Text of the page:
Adafruit’s Marc-Olivier Schwartz has designed a DIY wireless security camera built around an Atmel-based Arduino Yún (ATmega32u4), USB webcam, microSD card and a PIR motion detector.
“The first application [of the Yún-powered security camera] will be a modern version of standard tasks that you want for a security camera: taking pictures when some motion is detected. The project will store pictures taken by the USB camera on an SD card inserted into the Yún, but that’s not all,” Schwartz explained.
“Because we are in the age of the Internet of Things (IoT), we also want these pictures to be automatically uploaded on a secure location. And that’s exactly what we are going to do by uploading the pictures to Dropbox at the same time.”
As expected, the Yún-powered security camera is also capable of streaming video directly to YouTube.
Schwartz recommends kicking off the project by inserting the SD card into the Yún, connecting the camera to the USB port and linking the motion sensor (VCC pin to the Yun 5V pin, GND to GND, SIG pin to the Yun pin number 8).
After connecting to a PC via the microUSB port, Makers should configure their Temboo and Dropbox accounts. Subsequently, additional software needs to be install on the Atmel-based Yún, including UVC drivers, python-openssl package, fswebcam utility and the mjpg streaming library.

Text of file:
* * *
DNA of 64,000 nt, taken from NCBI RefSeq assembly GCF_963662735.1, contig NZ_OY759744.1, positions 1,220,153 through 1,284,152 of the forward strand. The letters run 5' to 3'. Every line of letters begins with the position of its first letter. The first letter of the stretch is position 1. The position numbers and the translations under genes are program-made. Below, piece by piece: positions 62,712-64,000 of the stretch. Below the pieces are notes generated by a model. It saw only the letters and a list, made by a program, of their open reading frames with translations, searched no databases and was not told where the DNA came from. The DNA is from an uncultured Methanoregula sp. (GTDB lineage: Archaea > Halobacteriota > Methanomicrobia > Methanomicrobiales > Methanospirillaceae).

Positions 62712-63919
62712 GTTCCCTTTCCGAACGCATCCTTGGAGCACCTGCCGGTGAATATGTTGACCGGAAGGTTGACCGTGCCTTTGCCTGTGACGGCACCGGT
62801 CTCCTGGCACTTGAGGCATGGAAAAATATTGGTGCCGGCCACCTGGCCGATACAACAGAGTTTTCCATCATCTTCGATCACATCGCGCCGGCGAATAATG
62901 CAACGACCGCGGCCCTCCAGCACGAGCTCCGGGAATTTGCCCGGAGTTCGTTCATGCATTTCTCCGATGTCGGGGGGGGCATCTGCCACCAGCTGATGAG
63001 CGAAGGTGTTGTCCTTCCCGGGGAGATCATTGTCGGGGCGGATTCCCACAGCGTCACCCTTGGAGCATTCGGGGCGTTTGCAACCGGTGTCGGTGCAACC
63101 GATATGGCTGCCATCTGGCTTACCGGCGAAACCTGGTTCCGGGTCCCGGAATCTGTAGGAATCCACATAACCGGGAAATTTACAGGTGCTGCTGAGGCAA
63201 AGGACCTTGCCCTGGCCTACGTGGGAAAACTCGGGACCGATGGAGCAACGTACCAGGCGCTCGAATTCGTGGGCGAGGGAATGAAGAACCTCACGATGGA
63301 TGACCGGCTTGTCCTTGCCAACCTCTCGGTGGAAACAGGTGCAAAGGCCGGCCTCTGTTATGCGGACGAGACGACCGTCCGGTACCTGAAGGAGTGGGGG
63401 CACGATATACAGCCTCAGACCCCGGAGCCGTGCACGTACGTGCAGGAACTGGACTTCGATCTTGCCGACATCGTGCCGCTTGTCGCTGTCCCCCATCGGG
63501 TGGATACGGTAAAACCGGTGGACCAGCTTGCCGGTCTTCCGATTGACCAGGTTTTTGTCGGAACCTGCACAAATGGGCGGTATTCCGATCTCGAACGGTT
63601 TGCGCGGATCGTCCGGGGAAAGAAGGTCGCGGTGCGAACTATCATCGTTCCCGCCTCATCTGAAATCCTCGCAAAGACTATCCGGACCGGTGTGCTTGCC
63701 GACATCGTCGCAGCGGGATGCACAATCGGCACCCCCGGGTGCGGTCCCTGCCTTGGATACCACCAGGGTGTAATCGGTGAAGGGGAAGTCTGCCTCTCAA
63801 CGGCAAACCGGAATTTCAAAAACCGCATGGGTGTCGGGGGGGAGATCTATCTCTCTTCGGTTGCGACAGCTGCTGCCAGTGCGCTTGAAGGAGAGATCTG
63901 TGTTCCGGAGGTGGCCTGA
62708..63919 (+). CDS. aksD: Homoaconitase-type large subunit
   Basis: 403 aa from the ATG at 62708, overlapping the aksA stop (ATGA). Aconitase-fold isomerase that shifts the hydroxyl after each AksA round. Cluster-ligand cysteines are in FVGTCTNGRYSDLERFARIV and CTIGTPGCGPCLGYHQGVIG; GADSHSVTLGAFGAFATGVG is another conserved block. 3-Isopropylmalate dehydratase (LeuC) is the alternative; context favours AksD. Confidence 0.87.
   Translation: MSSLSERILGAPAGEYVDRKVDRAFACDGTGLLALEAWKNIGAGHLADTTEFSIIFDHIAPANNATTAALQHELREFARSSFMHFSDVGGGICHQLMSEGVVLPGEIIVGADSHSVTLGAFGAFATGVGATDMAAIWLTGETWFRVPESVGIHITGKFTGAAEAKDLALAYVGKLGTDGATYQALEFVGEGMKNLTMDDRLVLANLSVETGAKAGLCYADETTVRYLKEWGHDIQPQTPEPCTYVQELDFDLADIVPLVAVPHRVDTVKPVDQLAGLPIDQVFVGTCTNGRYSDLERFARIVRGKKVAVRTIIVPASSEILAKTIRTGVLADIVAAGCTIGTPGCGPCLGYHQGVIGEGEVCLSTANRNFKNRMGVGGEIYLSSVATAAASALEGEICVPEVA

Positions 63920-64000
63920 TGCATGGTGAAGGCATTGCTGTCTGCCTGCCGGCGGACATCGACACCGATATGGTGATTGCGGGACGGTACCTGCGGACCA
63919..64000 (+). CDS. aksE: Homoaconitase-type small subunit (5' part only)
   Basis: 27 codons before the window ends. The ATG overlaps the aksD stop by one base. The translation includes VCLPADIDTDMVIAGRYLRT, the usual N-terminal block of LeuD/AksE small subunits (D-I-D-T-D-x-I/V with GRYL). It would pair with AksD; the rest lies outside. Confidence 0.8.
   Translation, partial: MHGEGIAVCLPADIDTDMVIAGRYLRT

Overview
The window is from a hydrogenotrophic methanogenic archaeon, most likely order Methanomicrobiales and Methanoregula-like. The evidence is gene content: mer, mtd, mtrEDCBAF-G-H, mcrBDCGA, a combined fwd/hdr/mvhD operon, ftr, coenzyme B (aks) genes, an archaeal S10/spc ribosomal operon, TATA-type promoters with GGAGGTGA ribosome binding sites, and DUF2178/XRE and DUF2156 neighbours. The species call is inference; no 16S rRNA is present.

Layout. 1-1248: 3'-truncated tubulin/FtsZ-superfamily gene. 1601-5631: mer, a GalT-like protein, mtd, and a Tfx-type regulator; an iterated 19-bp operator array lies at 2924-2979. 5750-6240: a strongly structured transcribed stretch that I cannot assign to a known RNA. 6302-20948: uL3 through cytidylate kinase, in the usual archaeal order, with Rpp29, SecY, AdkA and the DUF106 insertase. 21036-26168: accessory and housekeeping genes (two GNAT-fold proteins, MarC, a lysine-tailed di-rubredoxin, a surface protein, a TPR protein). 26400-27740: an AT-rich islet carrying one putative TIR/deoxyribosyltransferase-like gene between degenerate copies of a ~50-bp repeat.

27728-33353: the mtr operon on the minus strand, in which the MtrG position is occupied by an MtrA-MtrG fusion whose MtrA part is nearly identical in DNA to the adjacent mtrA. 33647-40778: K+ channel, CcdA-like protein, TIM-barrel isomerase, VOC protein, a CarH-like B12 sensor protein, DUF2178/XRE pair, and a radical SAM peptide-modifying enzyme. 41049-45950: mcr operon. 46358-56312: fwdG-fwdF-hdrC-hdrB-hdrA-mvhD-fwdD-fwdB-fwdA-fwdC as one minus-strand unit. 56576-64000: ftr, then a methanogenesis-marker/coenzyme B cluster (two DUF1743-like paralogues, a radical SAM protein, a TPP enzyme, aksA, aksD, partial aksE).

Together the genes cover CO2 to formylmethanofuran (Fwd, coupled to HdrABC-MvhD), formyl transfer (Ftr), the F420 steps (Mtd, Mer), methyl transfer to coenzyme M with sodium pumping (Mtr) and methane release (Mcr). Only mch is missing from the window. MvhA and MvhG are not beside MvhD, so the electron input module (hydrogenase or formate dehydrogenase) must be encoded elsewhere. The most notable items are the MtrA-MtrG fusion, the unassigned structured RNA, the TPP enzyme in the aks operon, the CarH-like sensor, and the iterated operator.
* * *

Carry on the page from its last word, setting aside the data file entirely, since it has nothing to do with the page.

In terms of streaming videos to YouTube, Schwartz first creates a local stream which is then transmitted to a PC via Wirecast and finally, to a YouTube live event.
“Of course, there are several ways to build other cool applications using this project. You can drop the motion detection part and build a camera that take snapshots at regular intervals and upload these on Dropbox,” Schwartz added.
“You can [also] easily create time-lapse videos with this kind of project: just collect the pictures from your Dropbox account, paste them into a time-lapse software. You can also extend this project by adding more Yún + camera modules, to have a complete video monitoring system in your home.”
Interested in learning more? Schwartz’s detailed tutorial is available on Adafruit’s learning system here.
Readers may also want to check out other Yún-based Maker projects including an electricity monitor, mesh extender platform, Foursquare soap bubble machine, a Gmail (alert) lamp, water heater regulator and the high-five camera.
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